Dimitur Peshev and 40 other members of the Sobranje, the Bulgarian parliament, sign a petition demanding that deportations of Jews from Bulgaria to Occupied Poland end. Archbishop Kiril of Plovdiv sends a telegram to Tsar Boris III informing him of his intention to lie down on the tracks in front of any trains transporting Bulgarian Jews.
There relatively little anti-Semitism in Bulgaria and Jews have long been respected members of Bulgarian society. Jews are not treated as outsiders and foreigners, thus leaders of Bulgarian society are resist the Nazi demands that Jews be deported.
Because of Dimitur Peshev, Archbishop Kiril of Plovdiv, and Tsar Boris III, at the end of the World War II Bulgaria has about as many Jews as when the war started. This means that Bulgaria is able to protect its entire Jewish population by standing up to Hitler and the Nazis. Only Denmark will come close to saving as many.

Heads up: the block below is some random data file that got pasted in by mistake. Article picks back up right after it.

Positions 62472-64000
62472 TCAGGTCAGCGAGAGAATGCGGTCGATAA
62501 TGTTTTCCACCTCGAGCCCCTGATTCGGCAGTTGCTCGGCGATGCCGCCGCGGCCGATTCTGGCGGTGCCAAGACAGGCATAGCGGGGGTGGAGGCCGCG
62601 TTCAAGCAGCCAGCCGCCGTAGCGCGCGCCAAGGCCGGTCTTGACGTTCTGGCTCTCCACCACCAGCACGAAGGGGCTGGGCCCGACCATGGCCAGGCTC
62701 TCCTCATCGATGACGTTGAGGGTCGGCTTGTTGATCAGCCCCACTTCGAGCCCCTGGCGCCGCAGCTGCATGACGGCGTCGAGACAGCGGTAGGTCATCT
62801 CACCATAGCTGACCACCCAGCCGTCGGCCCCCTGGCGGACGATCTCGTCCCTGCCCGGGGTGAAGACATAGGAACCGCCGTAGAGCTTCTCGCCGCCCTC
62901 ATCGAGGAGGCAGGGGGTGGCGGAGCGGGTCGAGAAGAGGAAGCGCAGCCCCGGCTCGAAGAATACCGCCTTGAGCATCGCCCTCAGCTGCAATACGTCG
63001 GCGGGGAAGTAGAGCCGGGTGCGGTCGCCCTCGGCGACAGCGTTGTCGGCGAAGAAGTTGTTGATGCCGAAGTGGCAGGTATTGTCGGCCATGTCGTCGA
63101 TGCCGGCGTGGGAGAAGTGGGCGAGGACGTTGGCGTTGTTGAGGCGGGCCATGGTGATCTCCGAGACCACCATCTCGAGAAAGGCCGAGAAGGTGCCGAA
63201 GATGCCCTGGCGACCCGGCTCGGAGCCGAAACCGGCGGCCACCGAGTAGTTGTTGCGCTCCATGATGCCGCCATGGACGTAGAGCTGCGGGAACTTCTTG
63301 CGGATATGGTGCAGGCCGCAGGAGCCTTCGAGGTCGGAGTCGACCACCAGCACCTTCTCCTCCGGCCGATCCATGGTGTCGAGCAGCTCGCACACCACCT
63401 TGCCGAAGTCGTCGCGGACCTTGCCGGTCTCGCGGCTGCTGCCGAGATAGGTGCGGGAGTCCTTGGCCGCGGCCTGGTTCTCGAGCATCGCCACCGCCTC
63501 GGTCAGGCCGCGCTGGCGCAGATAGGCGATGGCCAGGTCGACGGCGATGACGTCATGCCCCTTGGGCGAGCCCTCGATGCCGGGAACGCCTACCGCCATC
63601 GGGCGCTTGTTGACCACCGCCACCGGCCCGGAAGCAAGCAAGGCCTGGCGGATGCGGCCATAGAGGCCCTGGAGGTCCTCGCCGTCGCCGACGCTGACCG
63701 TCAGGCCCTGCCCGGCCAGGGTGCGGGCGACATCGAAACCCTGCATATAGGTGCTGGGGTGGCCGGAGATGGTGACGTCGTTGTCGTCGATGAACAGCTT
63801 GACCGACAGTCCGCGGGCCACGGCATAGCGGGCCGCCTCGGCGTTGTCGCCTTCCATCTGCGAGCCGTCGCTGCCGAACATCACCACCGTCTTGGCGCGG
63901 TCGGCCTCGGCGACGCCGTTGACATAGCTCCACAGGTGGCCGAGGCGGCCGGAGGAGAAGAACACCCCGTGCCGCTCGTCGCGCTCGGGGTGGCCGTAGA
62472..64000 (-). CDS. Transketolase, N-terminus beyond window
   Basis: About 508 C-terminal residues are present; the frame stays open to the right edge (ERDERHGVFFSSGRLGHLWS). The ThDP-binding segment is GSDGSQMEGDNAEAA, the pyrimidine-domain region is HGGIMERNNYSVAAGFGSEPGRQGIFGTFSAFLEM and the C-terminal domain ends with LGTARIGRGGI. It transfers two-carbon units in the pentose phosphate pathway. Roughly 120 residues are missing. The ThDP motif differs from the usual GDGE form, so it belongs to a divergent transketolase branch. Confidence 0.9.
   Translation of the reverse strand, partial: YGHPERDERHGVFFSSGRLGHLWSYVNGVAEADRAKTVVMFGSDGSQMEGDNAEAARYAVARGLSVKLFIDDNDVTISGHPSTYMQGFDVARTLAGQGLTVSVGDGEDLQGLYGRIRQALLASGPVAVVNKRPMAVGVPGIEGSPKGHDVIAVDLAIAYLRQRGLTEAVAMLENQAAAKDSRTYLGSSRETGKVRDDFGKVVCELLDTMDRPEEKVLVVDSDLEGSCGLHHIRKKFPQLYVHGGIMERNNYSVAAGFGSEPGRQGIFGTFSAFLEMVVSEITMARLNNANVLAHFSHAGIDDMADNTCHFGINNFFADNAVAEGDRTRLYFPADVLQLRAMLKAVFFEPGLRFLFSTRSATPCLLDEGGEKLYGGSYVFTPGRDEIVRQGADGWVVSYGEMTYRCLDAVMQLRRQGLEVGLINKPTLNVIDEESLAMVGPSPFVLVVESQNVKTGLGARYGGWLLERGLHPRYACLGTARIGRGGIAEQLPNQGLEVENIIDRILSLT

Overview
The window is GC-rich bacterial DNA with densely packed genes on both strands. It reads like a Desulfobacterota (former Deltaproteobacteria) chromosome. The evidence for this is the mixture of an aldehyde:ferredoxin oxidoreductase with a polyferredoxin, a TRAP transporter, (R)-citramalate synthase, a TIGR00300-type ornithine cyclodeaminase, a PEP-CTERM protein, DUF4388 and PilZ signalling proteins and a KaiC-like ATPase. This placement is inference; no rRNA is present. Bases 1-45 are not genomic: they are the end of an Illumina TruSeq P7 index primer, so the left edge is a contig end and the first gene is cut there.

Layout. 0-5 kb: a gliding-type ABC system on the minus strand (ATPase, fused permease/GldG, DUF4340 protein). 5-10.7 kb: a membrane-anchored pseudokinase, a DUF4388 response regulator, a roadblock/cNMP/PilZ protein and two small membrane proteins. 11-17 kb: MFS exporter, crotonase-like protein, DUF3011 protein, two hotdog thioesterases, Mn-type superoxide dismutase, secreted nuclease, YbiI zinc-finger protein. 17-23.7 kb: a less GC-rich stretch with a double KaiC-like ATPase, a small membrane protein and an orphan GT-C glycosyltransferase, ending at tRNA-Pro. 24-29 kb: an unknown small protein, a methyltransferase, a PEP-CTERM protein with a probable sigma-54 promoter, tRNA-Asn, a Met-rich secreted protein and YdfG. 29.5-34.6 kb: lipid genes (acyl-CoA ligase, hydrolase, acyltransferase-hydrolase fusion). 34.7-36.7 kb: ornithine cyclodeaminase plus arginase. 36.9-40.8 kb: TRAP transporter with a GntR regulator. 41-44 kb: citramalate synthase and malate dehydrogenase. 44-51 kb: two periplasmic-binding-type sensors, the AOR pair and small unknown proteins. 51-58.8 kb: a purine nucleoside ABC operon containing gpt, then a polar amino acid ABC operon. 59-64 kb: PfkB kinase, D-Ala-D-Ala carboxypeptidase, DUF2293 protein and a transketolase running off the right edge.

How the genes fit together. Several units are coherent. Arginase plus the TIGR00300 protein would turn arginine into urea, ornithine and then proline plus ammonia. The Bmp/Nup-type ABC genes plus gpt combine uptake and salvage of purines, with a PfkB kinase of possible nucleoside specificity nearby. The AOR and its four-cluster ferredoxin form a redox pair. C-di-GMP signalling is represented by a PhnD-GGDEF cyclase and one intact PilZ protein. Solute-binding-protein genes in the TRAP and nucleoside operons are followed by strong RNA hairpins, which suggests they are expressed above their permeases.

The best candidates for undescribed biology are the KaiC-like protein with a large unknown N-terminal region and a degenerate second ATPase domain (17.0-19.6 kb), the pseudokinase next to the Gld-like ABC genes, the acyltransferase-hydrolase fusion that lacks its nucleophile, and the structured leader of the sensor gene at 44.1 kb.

Tsar Boris III makes inquiries about sending Bulgaria's Jews to Palestine instead of Poland. This doesn't make much sense unless he and others know or strongly suspect that Poland is a death sentence for Jews. The Nazis will only consider the plan in exchange for lots of money, reinforcing the idea that their goal is no longer just removing Jews from Europe, but exterminating Jews from the face of the Earth.